By Sandra Dawson (auth.)
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Additional resources for Analysing Organisations
If activities are carefully defined and prescribed, then administrative and technological controls, backed up by hierarchical control, are usually important aspects of the job. Hence clerical workers who have routinely to type, fill in and file pro formas, or manufacturing operatives who have routinely to operate or mind repetitive machines, have their activities externally defined and controlled. Sometimes, however, it is not administratively or technologically possible to programme exactly how something is to be done, or else such measures are felt to be unacceptable to those involved.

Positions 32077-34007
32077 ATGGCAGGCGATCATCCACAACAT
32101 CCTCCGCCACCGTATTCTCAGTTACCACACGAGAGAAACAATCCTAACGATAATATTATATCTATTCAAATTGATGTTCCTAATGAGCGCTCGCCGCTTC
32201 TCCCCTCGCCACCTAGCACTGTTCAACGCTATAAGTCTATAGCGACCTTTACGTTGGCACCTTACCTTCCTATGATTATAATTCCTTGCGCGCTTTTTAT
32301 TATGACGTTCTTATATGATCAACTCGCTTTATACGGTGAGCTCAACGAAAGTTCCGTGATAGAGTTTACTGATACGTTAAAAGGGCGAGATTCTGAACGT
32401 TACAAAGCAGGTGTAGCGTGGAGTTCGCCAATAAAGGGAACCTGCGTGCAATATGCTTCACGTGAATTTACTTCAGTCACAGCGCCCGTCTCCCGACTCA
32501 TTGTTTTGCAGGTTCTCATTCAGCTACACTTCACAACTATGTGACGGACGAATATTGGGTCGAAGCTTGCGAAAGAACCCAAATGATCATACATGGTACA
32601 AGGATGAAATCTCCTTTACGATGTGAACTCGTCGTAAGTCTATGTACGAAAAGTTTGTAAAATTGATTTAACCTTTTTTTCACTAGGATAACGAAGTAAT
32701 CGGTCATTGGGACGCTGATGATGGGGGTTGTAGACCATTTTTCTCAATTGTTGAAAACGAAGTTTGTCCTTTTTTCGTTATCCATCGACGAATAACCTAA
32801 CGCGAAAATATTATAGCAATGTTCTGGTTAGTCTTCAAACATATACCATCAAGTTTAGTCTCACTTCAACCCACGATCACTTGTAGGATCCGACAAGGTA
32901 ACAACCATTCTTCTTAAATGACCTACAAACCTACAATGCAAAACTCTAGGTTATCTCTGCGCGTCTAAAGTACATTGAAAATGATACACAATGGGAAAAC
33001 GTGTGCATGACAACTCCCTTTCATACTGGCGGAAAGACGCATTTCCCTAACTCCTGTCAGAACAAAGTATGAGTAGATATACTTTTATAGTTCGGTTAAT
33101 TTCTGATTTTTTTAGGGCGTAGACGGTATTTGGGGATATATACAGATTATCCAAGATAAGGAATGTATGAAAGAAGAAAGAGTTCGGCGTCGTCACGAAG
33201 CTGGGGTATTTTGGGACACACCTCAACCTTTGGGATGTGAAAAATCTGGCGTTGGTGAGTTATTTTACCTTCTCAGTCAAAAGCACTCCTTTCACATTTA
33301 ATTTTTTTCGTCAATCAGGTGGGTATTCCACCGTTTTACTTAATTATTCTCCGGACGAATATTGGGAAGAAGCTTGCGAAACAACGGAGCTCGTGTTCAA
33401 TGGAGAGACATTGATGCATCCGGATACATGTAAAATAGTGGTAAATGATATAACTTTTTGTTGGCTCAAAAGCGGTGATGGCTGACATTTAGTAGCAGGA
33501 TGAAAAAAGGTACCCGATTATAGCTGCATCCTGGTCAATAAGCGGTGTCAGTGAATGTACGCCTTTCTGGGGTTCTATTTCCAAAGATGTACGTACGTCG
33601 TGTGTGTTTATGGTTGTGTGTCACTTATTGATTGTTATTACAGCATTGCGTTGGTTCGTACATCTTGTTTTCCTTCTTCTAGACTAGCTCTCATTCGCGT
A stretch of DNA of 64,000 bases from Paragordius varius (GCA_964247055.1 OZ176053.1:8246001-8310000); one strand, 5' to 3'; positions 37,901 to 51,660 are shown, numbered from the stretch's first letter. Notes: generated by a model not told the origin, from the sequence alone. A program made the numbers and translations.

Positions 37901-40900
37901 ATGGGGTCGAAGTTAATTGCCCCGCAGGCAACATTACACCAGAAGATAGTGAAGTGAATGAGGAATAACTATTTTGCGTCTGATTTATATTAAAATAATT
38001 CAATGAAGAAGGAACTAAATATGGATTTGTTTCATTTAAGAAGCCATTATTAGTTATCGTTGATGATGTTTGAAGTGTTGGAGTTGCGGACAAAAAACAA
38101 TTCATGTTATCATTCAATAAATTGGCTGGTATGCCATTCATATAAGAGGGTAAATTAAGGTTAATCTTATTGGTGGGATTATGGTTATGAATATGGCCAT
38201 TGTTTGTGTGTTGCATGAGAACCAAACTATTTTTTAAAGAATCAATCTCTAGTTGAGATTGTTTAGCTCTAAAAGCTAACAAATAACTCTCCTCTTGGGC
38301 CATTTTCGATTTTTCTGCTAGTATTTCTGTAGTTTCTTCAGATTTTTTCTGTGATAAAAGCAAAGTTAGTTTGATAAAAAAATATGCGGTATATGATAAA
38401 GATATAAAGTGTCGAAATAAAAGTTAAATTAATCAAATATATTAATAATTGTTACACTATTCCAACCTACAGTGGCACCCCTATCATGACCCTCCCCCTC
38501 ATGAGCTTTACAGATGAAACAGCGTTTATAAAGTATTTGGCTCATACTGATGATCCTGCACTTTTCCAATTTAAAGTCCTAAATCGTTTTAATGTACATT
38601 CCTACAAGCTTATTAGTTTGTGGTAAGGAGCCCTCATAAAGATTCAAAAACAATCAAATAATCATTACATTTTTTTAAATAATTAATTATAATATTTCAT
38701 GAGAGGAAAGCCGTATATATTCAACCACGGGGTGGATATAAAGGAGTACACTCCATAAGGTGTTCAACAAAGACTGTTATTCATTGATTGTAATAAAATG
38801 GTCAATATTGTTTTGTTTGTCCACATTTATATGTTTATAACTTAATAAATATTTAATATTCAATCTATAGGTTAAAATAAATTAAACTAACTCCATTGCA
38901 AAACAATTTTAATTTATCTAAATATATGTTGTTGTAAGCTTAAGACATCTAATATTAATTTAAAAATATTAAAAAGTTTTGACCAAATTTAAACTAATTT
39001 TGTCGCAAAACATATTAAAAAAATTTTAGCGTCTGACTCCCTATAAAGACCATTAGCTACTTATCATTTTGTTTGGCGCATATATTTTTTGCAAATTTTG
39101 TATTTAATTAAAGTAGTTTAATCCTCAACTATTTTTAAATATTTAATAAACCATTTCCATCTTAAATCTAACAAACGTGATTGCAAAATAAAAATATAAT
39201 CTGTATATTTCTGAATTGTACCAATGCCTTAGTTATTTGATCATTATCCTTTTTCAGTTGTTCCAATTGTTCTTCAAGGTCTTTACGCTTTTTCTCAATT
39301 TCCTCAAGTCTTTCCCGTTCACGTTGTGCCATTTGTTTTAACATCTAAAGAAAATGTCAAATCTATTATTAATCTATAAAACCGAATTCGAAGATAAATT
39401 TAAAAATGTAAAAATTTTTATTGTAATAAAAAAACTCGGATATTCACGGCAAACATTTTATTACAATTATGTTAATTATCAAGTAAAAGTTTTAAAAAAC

If he is given a task to do and promised a high salary and promotion, then he will expend effort on doing the work to the extent that he believes: 1. good performance in his job will be noted and will lead to increased salary and promotion; 2. increased salary and promotion will satisfy his needs for financial security and social status. In these terms we are motivated by our expectations about the likelihood of a particular set of behaviours leading to certain outcomes. The key points of motivation are not therefore simply the nature of goals but how they can be best achieved.
Increased specialisation requires increased co-ordination and increased costs. Inflexibility and rigidity lead employees to focus on their own sub-group goals, to pay little attention to objectives of others and to make the organisation extremely resistant to change. The unnecessary simplification of tasks is said to lose the opportunities offered in the array of resources and ideals held by employees, while monotony and boredom lead to dissatisfaction, which in turn may (if expectations are disappointed) lead to absenteeism, lateness, a drop in productivity, etc.